With monsoons around the corner, Mid Day is running a sustained campaign in Mumbai to force authorities to get the worst of the roads back in shape before rains strike the metro. Mid Day is also in talks with the concerned authorities to understand the guidelines of accessing a bad road and identifying the roads in Mumbai that need urgent repair. The tabloid newspaper has also issued a helpline number where Mumbaikars can call up and show their active involvement in the campaign.
When asked about the idea behind launching this campaign, Sachin Kalbag, Editor, Mid Day, said, “Mumbai is one of the world’s premier cities, yet it has some of the world’s worst-maintained urban roads. This is a consequence of massive corruption, apathy and a total disregard for the welfare of the tax-paying citizens of the megapolis. Mumbai’s Municipal Corporation’s budget for building and maintenance of roads is humongous and runs into hundreds of crores every year, yet Mumbai’s roads continue to be in the pathetic condition they are at present.”
A team from Mid Day has shortlisted the 12 worst roads in the city. Speaking on the editorial challenges of the campaign, Kalbag explained, “For a city as large as Mumbai, with a road network that stretches into hundreds of kilometers, the first job was to identify the bad roads. We fanned out 12 reporters and six photographers across the city for more than 10 days and got the results verified from an independent consultant, who rated the roads on a scale of one to five.”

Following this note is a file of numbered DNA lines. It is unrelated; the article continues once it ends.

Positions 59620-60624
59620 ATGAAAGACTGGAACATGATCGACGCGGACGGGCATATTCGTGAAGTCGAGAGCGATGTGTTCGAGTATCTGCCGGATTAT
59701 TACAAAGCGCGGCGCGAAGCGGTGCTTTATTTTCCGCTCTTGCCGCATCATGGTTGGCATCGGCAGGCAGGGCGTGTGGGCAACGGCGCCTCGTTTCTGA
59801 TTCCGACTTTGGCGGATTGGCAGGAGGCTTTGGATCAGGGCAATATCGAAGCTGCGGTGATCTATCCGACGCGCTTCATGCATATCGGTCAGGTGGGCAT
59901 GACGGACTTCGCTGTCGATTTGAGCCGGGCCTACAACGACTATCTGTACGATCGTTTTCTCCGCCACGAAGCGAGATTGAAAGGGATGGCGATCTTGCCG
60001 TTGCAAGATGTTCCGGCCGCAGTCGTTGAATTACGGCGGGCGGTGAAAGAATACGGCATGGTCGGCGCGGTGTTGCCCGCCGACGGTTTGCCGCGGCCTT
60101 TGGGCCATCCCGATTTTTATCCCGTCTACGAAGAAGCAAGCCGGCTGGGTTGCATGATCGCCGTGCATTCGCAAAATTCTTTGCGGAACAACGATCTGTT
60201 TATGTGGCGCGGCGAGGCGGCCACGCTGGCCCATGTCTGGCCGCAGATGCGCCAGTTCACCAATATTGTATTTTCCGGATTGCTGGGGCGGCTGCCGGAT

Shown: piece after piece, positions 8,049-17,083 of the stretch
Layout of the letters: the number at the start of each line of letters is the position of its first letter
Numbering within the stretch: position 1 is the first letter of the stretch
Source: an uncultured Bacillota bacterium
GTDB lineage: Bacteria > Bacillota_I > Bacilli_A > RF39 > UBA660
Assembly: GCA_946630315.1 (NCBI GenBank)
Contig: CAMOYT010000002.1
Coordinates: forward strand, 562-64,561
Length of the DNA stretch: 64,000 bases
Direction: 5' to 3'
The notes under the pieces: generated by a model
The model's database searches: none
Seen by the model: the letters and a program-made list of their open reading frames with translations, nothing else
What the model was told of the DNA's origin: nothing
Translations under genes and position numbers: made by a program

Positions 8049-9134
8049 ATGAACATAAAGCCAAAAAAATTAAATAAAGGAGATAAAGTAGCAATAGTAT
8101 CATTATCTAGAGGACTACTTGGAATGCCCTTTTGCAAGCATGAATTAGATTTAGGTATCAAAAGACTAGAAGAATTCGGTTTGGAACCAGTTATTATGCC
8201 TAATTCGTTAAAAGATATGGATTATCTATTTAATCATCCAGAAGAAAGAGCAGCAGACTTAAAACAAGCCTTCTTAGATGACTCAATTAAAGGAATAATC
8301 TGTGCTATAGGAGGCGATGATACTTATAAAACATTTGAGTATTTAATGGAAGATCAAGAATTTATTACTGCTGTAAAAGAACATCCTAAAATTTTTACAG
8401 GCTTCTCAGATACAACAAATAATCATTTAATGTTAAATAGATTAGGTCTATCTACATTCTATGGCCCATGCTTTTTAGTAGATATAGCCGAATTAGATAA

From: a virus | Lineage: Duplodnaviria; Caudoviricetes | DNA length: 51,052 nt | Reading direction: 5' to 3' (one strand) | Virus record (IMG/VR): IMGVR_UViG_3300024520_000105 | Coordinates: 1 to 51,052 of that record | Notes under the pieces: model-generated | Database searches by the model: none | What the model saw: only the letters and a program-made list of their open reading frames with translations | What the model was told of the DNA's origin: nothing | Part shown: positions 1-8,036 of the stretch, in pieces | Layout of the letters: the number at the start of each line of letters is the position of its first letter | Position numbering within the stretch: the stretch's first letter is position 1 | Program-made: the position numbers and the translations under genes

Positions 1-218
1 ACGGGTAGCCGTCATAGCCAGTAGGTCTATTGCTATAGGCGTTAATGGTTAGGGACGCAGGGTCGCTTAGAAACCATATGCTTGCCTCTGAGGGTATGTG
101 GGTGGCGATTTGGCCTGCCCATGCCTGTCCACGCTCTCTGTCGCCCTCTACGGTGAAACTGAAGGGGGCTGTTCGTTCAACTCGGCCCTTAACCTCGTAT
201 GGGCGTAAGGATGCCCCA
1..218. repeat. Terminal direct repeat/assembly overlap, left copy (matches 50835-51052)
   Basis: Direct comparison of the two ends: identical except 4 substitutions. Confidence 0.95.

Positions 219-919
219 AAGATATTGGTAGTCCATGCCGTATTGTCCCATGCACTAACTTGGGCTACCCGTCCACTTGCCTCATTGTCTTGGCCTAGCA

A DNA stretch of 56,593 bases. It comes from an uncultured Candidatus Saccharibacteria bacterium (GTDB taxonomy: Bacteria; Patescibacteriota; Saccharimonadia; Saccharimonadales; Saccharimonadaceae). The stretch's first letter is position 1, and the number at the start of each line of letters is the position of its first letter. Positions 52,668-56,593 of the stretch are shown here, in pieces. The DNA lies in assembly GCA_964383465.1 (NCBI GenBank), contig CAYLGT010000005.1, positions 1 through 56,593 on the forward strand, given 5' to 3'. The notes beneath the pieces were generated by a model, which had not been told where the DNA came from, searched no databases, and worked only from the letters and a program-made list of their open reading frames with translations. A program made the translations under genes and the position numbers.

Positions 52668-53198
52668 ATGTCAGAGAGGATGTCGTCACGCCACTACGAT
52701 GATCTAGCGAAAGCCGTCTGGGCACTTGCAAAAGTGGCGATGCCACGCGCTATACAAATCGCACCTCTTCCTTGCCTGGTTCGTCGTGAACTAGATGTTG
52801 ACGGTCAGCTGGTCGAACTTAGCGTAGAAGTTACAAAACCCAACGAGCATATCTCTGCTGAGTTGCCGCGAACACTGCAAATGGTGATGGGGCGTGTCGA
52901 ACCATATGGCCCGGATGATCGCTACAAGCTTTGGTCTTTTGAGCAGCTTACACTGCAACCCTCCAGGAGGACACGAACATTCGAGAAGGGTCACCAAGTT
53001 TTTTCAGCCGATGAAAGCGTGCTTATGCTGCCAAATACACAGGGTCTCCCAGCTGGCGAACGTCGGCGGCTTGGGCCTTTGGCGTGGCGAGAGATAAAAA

Also, the newspaper reporters measured the sizes of potholes, counted the number of potholes on the affected roads, spoke to the municipal engineer responsible for the maintenance of the road and then spoke to the additional municipal commissioner, the top boss when it comes to road maintenance in the city. “The result was a three-page spread detailing the flaws in each of the 12 roads. It turned out to be one of the newspaper’s most successful campaigns given the feedback that we received, and are still receiving,” Kalbag said.
Going ahead, for each of the roads the newspaper writes about, reporters go back each day to follow up with the Municipal Corporation on the status of the road repair work.
Kalbag believes that when newspapers take up issues that matter to their communities, word of mouth helps in reaching out to more and more readers. This way, new readers could be added both in the short and long term.
The ‘Return Our Roads’ campaign began in April and will continue for at least two months (even up to three months). “The timing of the campaign is such that the municipal authorities have enough time and no excuses to get the roads in shape before the fury of the monsoon hits the city in June,” concluded Kalbag.